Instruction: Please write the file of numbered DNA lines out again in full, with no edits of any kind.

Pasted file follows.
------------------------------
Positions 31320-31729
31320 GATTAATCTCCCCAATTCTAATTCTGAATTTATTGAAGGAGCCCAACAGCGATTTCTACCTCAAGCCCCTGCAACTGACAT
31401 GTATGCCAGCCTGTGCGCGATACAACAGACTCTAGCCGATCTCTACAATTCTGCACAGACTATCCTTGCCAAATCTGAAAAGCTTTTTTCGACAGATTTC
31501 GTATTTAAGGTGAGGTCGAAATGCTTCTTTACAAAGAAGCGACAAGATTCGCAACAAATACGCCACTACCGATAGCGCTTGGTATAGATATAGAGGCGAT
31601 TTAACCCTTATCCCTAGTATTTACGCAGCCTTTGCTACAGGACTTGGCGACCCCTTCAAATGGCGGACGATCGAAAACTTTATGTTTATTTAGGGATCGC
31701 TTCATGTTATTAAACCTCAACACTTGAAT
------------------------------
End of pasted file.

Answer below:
Positions 31320-31729
31320 GATTAATCTCCCCAATTCTAATTCTGAATTTATTGAAGGAGCCCAACAGCGATTTCTACCTCAAGCCCCTGCAACTGACAT
31401 GTATGCCAGCCTGTGCGCGATACAACAGACTCTAGCCGATCTCTACAATTCTGCACAGACTATCCTTGCCAAATCTGAAAAGCTTTTTTCGACAGATTTC
31501 GTATTTAAGGTGAGGTCGAAATGCTTCTTTACAAAGAAGCGACAAGATTCGCAACAAATACGCCACTACCGATAGCGCTTGGTATAGATATAGAGGCGAT
31601 TTAACCCTTATCCCTAGTATTTACGCAGCCTTTGCTACAGGACTTGGCGACCCCTTCAAATGGCGGACGATCGAAAACTTTATGTTTATTTAGGGATCGC
31701 TTCATGTTATTAAACCTCAACACTTGAAT